Premier John Horgan speaks at the 2017 Union of B.C. Municipalities convention in Vancouver. (Jesse Yuen/UBCM)

Pot, taxes and Greyhound top issues as B.C. local politicians dig into policy

Debate and voting begin in earnest at this year’s Union of B.C. Municipalities convention in Whistler

Cannabis revenue-sharing, the NDP’s payroll tax, and how to replace Greyhound bus service are among the top issues to be debated over the next few days at the Union of B.C. Municipalities convention in Whistler.

Hundreds of councillors and mayors have descended on Whistler for the annual convention, to vote on a higher than usual number of resolutions this year as they try to curry favour with voters ahead of October’s local election.

“The revenue-sharing is a final piece we haven’t been able to land on,” said UBCM president Wendy Booth referring to when marijuana becomes legal in Canada on Oct. 17.

The main resolution asks for 40 per cent of the initial $125 million in revenue to be shared with municipalities for the first two years after legalization. Anything in excess of that would be shared 50-50.

The money would be distributed on a per capita basis, with all communities getting at least $10,000.

Also top of mind will be the NDP’s “employer health tax,” set to take effect next year.

A resolution from Lower Mainland politicians calls on the province to make the transition – from MSP premiums to a payroll tax –“cost neutral,” as many municipalities have been forced to increase property taxes to pay for it.

The resolution says municipalities with payrolls of more than $1.5 million will pay the highest rate of payroll tax, 1.95 per cent, effectively doubling their payroll costs for next year. It calls for cities and towns to get the same “selected tax breaks” given to private sector organizations.

However, Finance Minister Carole James said earlier this week municipalities should not to expect any relief on the payroll tax, nor to expect too much on cannabis revenue-sharing.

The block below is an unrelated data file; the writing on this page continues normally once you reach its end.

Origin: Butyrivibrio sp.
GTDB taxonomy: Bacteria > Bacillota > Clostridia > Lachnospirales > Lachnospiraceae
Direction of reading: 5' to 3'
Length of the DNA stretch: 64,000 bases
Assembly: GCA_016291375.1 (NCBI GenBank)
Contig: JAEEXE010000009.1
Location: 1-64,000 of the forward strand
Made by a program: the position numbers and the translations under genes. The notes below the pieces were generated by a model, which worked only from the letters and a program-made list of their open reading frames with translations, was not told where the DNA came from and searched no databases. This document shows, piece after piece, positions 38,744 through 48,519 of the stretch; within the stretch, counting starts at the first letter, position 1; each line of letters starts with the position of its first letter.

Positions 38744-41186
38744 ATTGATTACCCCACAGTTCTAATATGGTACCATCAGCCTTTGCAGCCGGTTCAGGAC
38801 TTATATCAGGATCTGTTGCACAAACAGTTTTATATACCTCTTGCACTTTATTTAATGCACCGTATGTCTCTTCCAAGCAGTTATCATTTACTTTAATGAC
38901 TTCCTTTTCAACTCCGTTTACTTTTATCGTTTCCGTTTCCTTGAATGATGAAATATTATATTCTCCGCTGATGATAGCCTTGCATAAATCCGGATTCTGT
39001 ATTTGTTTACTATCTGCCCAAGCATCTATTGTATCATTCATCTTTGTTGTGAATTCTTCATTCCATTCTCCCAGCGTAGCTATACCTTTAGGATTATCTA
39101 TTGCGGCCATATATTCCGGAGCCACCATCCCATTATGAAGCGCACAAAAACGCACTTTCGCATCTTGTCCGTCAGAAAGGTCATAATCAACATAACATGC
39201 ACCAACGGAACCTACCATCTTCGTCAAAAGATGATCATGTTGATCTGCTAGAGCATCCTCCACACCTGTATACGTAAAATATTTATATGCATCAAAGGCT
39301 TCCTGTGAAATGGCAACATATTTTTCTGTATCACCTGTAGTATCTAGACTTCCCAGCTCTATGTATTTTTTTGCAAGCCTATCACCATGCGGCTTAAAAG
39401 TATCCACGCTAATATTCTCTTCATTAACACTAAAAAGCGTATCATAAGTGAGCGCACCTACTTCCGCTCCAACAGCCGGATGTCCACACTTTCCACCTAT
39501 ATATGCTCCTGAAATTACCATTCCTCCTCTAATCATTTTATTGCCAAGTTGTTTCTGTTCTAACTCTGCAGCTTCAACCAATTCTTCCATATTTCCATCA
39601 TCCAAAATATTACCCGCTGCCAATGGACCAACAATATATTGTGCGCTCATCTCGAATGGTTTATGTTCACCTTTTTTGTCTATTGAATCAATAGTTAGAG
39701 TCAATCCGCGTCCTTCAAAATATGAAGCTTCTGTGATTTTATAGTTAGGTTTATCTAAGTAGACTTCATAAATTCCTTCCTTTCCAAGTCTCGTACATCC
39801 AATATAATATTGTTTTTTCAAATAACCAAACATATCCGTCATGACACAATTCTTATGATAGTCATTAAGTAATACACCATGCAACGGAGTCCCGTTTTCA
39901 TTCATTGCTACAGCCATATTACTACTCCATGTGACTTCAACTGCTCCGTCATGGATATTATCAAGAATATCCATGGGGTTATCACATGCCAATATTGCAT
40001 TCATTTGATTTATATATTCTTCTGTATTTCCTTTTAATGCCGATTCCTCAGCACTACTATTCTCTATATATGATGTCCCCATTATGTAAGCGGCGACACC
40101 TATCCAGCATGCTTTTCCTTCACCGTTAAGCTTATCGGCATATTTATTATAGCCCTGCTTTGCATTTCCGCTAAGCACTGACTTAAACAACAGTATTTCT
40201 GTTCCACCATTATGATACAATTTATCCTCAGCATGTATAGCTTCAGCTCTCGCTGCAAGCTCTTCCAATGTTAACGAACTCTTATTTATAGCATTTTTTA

READ MORE: B.C. keeping purse strings tight as municipalities seek relief

READ MORE: Payroll, speculation tax top municipal agenda for B.C.

A final big talker this year is likely to be Greyhound’s impending pullout from everywhere except Quebec and Ontario.

Communities like Lillooet have asked the province to look at rail service to replace some soon-to-be cut bus routes.

“It is such a vital link for communities get from A to B, whether it be for visiting family or friends or the shipping of goods and medical appointments,” said Booth, adding that the UBCM convention is a time for smaller, more rural communities to get face-time with government.


@katslepian

katya.slepian@bpdigital.ca

Like us on Facebook and follow us on Twitter.

Just Posted

Kootenay Boundary hospital addresses construction woes

Ground broke on the project last month, and has since caused access and traffic problems at KBRH

Christmas Raffle, Helping Seniors for 18 years

Draw is Dec. 17; Tickets for the 18th annual raffle are available in the lobby of the Trail hospital

Stolen sax, sheet music, impacts Trail big-band and after school band

Anyone with information is urged to call the Trail RCMP detachment at 250.364.2566

Extensive road repair nears completion in Fruitvale

The scope of work includes new water and sewer service connections as well as road resurfacing

Community invited to check out mining trade show in Trail

Trade show free and open public on Wednesday and Thursday in the Trail Memorial Centre

VIDEO: B.C. legislature clerk, sergeant at arms suspended for criminal investigation

Clerk of the House Craig James, Sergeant-at-arms Gary Lenz on administrative leave

$90,000 pen from space created by B.C man

The Space pen is made from a meteorite

Friendly falcon now in residence at Okanagan raptor rehab centre

A rare prairie falcon caught in Trail will spend the winter at the SORCO Raptor Rehab Centre

B.C. woman fined $2,300 for clocking 215 km/hr in Alberta

It’s the highest fine Alberta police have issued

Watchdog calls for probe into police board spending on former Victoria police chief

Police Complaint Commissioner says accountable and transparent review is in public interest

South Korean named Interpol president in blow to Russia

South Korea’s Kim Jong Yang was elected as Interpol’s president edging out a longtime veteran of Russia’s security services.

E. coli outbreak linked to romaine lettuce sickens 18 people in Ontario, Quebec

The Canadian Food Inspection Agency says it’s working with U.S. authorities to determine the source of the romaine lettuce those who got ill were exposed to.

Trump defies calls to punish crown prince for writer’s death

The U.S. earlier sanctioned 17 Saudi officials suspected of being responsible for or complicit in the Oct. 2 killing, but members of Congress have called for harsher actions, including cancelling arms sales.

British, EU leaders to meet as Brexit deadline looms

The U.K. and the European Union agreed last week on a 585-page document sealing the terms of Britain’s departure.

Most Read